Analysis: Ford could close U.S. pension funding gap by end of 2014
By Deepa Seetharaman
DETROIT (Reuters) - Thanks to rising interest rates and an injection of cash, Ford Motor Co (F.N: Quote) could be in a position that would have been unthinkable only a few years ago - with a fully funded U.S. pension fund.
Ford, which went through a searing restructuring in 2006, but avoided the bankruptcy route of its rivals General Motors (GM.N: Quote) and Chrysler FIA.MI, could cut its U.S. pension shortfall by half or even more by the end of this year from $9.7 billion at the end of 2012, according to securities analysts and Reuters calculations.
And the gap could be eliminated by the end of 2014 provided interest rates rise as economists expect and the stock market remains robust. That may give Ford added resources to pay down debt, invest in its businesses, or boost dividend payments, analysts said.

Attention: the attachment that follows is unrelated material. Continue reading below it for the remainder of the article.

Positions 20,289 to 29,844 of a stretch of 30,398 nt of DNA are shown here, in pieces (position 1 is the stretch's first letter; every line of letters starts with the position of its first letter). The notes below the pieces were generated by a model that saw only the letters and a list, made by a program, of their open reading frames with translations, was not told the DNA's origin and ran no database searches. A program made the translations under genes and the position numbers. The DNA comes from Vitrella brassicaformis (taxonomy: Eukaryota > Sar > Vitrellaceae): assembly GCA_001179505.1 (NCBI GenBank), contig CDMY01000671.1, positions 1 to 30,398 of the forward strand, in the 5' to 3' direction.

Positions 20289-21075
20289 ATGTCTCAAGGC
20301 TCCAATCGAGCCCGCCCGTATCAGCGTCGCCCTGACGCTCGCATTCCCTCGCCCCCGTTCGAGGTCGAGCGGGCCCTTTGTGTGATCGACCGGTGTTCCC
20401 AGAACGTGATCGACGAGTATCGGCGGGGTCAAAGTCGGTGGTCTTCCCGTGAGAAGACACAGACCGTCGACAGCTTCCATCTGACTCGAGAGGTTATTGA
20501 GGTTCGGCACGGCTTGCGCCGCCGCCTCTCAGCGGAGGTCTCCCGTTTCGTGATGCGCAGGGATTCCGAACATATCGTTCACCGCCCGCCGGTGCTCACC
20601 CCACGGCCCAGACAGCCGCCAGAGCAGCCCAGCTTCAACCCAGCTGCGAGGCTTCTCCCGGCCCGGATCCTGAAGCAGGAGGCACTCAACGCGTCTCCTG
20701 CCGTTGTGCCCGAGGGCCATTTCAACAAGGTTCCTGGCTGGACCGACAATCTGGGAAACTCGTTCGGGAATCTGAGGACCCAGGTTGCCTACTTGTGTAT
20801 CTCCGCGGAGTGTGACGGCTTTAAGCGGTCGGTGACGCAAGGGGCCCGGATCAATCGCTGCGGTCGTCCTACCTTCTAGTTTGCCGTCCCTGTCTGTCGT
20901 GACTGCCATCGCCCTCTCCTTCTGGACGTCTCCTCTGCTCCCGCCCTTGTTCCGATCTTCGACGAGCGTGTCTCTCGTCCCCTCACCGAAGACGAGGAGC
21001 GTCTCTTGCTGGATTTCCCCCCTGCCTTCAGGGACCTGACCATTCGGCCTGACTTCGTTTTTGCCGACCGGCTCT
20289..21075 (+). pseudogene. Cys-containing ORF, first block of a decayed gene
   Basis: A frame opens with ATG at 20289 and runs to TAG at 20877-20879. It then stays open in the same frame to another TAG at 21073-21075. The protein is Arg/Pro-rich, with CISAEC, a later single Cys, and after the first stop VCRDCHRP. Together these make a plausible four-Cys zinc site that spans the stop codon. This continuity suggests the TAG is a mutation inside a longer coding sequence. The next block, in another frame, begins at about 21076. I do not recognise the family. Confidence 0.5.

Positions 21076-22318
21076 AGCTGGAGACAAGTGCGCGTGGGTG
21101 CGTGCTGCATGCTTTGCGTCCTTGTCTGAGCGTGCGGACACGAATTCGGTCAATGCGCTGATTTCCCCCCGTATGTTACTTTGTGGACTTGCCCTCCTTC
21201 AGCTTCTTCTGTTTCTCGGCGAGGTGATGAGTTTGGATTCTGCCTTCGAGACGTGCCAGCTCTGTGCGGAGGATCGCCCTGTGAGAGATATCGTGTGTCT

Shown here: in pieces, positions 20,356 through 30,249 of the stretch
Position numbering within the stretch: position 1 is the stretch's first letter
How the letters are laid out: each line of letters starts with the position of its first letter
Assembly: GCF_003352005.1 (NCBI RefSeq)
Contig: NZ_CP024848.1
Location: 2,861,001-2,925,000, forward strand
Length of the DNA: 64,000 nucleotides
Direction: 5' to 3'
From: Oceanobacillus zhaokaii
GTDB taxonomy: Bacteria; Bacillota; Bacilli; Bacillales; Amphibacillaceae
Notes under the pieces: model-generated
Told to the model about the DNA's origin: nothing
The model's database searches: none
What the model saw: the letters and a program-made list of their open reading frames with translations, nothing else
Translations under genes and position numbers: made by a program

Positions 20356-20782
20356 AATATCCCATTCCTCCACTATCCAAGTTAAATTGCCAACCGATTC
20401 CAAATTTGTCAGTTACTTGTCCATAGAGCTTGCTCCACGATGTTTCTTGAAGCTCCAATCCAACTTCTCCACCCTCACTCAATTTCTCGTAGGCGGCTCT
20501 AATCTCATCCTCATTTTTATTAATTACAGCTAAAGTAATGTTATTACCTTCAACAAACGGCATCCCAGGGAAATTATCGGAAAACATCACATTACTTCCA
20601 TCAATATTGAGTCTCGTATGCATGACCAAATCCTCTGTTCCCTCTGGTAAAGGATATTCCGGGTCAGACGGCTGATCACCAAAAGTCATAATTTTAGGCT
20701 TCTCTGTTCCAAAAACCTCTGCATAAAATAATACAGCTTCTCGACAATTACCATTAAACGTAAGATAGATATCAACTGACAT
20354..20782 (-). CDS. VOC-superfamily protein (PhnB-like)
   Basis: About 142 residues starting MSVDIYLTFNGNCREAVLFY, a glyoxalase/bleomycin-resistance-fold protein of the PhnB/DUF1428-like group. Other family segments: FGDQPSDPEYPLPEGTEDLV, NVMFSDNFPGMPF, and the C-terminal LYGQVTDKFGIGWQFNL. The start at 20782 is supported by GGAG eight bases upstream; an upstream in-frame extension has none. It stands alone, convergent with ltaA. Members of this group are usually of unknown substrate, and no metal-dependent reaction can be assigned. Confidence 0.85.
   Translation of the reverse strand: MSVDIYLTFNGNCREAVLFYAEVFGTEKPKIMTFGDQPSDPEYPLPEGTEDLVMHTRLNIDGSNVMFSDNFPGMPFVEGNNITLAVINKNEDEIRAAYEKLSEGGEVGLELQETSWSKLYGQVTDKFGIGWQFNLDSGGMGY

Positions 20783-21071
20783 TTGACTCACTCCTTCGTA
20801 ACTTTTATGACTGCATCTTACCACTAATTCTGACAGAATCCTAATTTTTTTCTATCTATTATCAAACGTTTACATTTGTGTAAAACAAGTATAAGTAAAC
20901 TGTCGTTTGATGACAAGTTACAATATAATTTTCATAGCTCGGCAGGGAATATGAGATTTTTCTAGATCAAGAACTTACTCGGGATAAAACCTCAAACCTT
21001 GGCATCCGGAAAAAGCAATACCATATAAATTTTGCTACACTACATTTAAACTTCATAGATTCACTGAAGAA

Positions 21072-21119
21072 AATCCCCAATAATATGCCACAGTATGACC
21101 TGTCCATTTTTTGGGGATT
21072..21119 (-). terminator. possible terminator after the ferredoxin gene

"It is a true obligation of the company right now and it's taking quite a bit of capital," Ford Chief Financial Officer Bob Shanks said of the automaker's pension gap in an interview.
"Once we get it fully funded, de-risked and sort of put it in a box, it gives us the ability not to worry about it so much and take future cash flow and put it wherever we want," he said.
If Ford fully funds its U.S. pension plan by the end of next year that would be quicker than many analysts had expected. GM could be about one to two years behind Ford in closing its U.S. pension gap, said Guggenheim Securities LLC analyst Matt Stover.
But critical to this scenario is that interest rates used to calculate retiree pension obligations continue to rise. Ford would also have to be willing to contribute at least $1 billion in 2014 to close its U.S. pension gap, analysts said.
Eliminating the shortfall is "possible by the end of 2014 and it's going to be because interest rates climb," said Stover, who predicts Ford's U.S. pension plans will be underfunded by about $4 billion by the end of 2013. Continued...